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Financing conditions in the real economy are very restrictive
Investment in the US

Financing conditions in the real economy are very restrictive

How is the tightening of monetary policy affecting the real economy? By Enguerrand Artaz from LFDE.
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16 APR, 2024

By Enguerrand Artaz Artaz


Last December, at the last Fed meeting of the year, its chairman Jerome Powell gave a speech with notoriously expansionary overtones that was subsequently taken as the long-awaited "turnaround" in the path of monetary policy. This speech also had the direct consequence of "easing financial conditions". But what exactly are we talking about when we refer to "financial conditions"?

In most cases, this is a reference to various indices relating to financial conditions in the markets. From this perspective, it is understandable that the last few months, marked by rapidly rising stock markets, a compression of corporate bond risk premia and a stabilisation of interest rates, correspond to an easing of financial conditions in the markets. However, it is important to distinguish this idea, which is closely linked to stock markets, from financial conditions in the real economy, where the easing is conspicuous by its absence.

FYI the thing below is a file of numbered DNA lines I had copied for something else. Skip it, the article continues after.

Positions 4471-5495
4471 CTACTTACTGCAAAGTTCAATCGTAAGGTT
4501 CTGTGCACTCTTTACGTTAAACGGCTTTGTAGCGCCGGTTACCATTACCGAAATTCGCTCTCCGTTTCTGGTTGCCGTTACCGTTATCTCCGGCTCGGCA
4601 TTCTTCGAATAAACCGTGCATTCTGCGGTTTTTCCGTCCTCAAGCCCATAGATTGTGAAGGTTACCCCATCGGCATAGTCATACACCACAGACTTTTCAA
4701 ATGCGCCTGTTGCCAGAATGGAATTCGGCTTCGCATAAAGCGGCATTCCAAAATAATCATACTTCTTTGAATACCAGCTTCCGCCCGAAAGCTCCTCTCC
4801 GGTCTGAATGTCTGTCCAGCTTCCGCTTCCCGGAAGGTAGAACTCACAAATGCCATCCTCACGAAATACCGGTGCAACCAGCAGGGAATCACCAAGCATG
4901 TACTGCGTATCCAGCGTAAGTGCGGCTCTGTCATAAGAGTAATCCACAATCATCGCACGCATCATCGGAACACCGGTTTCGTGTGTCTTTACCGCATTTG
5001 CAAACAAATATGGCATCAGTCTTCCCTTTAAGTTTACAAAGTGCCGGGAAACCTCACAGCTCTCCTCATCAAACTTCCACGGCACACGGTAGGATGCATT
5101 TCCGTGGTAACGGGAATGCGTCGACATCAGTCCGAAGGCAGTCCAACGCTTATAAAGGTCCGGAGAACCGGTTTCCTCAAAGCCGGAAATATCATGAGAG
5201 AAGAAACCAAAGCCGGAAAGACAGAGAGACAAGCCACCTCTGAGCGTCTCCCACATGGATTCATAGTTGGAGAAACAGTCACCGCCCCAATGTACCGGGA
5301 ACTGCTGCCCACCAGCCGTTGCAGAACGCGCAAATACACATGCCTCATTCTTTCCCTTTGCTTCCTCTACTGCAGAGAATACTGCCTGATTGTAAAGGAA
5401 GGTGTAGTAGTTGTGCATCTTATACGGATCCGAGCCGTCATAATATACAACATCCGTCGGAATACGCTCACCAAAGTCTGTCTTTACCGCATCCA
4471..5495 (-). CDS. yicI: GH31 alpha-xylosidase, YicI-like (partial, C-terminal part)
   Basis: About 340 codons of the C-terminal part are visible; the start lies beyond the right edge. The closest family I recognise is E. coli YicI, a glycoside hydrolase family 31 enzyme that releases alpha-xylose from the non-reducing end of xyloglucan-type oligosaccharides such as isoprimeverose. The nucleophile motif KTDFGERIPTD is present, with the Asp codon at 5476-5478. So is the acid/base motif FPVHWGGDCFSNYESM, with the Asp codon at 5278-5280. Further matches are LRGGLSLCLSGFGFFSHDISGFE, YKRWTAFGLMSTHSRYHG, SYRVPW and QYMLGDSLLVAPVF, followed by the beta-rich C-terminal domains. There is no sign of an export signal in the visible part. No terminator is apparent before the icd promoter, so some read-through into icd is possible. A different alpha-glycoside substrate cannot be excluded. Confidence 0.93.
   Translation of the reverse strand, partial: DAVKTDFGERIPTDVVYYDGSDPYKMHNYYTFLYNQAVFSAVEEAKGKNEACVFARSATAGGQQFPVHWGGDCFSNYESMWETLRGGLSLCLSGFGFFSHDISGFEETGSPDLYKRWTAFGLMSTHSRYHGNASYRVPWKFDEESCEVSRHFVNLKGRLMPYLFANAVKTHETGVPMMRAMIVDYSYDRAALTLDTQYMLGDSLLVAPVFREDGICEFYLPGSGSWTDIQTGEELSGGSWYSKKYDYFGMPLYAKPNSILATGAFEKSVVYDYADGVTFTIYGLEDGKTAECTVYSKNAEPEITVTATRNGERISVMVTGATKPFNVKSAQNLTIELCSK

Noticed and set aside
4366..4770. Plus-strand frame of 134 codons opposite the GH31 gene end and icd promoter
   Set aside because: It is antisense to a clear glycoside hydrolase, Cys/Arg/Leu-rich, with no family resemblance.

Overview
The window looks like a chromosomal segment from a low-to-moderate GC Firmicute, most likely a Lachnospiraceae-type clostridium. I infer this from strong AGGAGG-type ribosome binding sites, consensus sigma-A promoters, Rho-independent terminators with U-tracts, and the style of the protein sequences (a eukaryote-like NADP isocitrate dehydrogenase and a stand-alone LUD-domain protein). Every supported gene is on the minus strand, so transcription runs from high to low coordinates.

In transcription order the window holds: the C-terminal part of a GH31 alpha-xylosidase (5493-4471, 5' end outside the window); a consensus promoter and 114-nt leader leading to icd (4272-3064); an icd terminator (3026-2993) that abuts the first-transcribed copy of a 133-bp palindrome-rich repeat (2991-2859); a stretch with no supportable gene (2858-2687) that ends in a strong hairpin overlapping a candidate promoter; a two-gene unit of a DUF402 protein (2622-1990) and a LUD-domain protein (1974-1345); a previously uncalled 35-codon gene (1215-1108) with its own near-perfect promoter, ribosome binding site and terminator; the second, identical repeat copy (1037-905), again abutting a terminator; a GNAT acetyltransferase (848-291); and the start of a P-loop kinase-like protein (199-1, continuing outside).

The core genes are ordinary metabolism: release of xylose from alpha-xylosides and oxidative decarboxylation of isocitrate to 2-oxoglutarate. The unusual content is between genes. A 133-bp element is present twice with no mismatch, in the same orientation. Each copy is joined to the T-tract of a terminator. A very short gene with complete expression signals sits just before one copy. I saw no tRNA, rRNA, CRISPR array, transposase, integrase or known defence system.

Thus, US households remain under pressure. The 30-year mortgage rate (the housing market benchmark) remains above 7 % and demand for loans remains at extremely low levels. In addition, the average credit card interest rate remains well above 20% and rejected applications for auto loans continue to rise. Businesses, at least those not financed in the markets, are not in a much better position. The latest survey of SMEs by the National Federation of Independent Business found that the average rate paid on short-term loans is, at 9.8 %, at its highest in recent times and at levels not seen since the early 2000s. The situation is not much better in the euro area. In the European Central Bank's latest bank lending survey, there is a slight improvement in consumer credit, which is somewhat more marked in real estate lending. For businesses, on the other hand, the fall in demand for credit is accelerating, while lending conditions continue to tighten, albeit more mildly.

Therefore, while there is intense debate in the financial economy as to whether central banks have tightened monetary policy sufficiently and whether financial conditions are not too loose, in the real economy there is no doubt: financing conditions are very tight, and will remain so.

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